Legal Blog: Five Liners

Oct
05
2017

Super Priority to CRA

Manitoba Housing and Renewal Corp. v. Able Eavestroughing Ltd. 2017 Man QB

This was a priority fight between the surety and subs of a general against CRA. The owner had held back $463,000 from the general and wanted to pay that amount into court. Before the owner’s application, CRA issued a third party demand against the owner for payment of $712,000 relating to the general’s payroll source deduction arrears. GCNA and the subs attempted to argue that the owner had a duty to pay them directly, rather than the general, so that the third party demand was irrelevant. The judge held that (i) there was no obligation of the owner to mitigate the losses of GCNA and the unpaid subcontractors, (ii) the prime contract and the bonds created no legal obligation on the part of the owner to pay subcontractors; it merely had a right to do so; (iii) even if there were something in the contract that said this, the contract could not displace the rights of CRA. Accordingly, since the owner had no obligation to pay the funds to the surety or the subcontractors, the funds had to be paid to the general and, pursuant to the third party demand, were to be paid to CRA. Although those funds were subject to the liens and trust claims of the subs, they ranked behind CRA’s claim in priority and the subs and GCNA got nothing.

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Oct
05
2017

Incorporation by Reference

Trenchline Construction Inc. v. Unimac-United Mgmt Corp. 2017 Ont SCJ (MC)

Subcontractor claimed for standby charges for delay. There were 3 types: arrival at site without work to do; told not to attend site because there was no work to do; and working after the original substantial performance date. The subcontract documents were barebones but stated “Standard CCDC Contract applies.” This was enough for the Master to incorporate by reference the provisions in the CCDC documents dealing with delays. The Master refused to award the standby costs for a number of reasons, including (i) there was no evidence that the general promised in the subcontract to make the site available on every day of the subcontractor’s schedule for completing the work, (ii) there was no corroboration of payment of the claimed standby charges: no cheques, pay stubs, timesheets, or affidavits from the sub’s workers, and (iii) the claim for standby charges while the subcontractor was still working was, in reality, damages for lost revenue on other projects and nothing was proven in that regard.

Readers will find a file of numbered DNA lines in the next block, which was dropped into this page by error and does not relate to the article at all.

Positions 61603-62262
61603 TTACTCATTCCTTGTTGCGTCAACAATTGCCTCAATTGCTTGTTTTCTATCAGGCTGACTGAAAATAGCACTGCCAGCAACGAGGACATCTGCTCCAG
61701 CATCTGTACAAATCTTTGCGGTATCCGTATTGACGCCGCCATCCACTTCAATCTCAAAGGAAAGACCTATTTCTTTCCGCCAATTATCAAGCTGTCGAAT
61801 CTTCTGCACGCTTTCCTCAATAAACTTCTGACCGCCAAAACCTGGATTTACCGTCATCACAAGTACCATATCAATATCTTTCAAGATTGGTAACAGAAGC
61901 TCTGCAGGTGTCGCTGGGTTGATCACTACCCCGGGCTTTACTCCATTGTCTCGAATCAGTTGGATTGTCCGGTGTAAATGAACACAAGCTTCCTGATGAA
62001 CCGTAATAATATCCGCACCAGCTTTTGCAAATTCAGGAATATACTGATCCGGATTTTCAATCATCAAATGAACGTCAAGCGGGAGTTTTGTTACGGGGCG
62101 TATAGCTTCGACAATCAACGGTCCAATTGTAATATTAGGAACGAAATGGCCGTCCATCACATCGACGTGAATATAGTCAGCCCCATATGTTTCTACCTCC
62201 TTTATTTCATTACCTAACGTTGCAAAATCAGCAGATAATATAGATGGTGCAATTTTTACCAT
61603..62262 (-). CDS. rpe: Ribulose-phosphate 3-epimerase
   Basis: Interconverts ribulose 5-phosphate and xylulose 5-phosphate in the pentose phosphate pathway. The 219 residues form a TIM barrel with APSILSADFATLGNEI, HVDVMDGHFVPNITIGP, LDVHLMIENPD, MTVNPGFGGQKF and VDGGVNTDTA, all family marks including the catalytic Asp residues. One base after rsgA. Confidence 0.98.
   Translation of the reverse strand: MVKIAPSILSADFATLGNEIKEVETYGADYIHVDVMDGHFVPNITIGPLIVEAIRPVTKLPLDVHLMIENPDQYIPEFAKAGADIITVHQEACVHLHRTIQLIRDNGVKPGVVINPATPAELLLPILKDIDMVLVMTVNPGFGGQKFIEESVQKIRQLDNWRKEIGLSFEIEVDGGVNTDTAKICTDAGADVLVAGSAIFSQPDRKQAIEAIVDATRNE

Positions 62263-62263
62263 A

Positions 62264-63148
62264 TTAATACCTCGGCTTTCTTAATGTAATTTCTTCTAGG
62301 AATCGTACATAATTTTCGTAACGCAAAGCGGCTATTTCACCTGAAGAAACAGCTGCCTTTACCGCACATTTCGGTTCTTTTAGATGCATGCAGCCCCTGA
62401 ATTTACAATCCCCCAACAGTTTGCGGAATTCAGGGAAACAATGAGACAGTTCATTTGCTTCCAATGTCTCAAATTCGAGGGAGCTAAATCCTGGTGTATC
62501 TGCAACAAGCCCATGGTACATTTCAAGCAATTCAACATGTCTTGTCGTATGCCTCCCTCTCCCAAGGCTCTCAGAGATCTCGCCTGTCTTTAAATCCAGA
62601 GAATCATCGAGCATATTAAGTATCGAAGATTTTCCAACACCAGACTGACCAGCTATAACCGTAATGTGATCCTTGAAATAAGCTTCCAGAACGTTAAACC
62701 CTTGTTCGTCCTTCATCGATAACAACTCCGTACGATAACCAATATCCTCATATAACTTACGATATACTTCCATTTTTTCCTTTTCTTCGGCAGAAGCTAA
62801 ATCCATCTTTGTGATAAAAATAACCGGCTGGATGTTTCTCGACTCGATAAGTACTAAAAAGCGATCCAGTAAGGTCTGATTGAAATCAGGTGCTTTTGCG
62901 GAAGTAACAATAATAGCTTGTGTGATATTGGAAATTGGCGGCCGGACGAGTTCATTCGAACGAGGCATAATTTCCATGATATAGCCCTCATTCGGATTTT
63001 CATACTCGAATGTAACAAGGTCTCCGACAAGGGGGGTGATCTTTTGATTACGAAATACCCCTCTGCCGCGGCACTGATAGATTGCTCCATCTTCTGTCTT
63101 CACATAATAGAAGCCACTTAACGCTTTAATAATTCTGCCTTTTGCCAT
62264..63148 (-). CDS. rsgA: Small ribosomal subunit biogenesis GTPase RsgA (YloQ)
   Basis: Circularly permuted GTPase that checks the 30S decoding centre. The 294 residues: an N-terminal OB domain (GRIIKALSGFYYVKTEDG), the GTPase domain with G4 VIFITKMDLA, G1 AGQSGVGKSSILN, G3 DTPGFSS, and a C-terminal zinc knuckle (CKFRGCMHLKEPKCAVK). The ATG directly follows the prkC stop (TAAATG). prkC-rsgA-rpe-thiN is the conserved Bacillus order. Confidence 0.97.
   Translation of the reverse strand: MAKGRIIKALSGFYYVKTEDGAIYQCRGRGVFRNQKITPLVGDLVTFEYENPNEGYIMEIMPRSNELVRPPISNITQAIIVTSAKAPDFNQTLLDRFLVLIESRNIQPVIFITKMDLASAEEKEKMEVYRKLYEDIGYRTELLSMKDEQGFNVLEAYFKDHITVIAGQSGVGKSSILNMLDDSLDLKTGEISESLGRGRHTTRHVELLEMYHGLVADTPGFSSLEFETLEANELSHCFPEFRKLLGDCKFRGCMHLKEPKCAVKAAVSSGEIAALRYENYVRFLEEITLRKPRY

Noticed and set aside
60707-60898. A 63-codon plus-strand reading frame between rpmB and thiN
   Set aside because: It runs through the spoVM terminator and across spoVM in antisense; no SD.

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Oct
05
2017

Costs Construction

2283624 Ontario Limited v. Performance Heating & Floor Coating Ltd. 2017 Ont SCJ

The judge awarded costs of $45,000 to the defendant on an unsuccessful construction lien action for payment of $59,000. He dismissed arguments of proportionality because, he stated, it was the plaintiff who made the decision to use the Construction Lien Act process rather than sue in Small Claims Court or use the Simplified Rules.

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Oct
05
2017

Limitations

Waterstone Properties Corporation v. Caledon (Town) 2017 Ont CA

Developer was held to have agreed, in a 1973 subdivision agreement, to transfer land to the Town for a park. The developer did so, but the Town failed to register, and then lost, the transfer. In the meantime, the Town used the land as a park. Over 40 years later, the new, and related to the old, owner of the land and the Town each moved for a declaration of ownership of the land. The Court held that the Real Property Limitations Act governed. The words “to recover any land” was held to mean “to obtain any land by judgment of the Court.” This encompassed claims for a declaration in respect of land and claims to the ownership of land advanced by way of resulting or constructive trust. The Court, however, held that the limitation period did not start running because, pursuant to section 5 (1) of the Act, the Town had never been dispossessed from its possession of the land. The Court agreed that the land was that of the Town.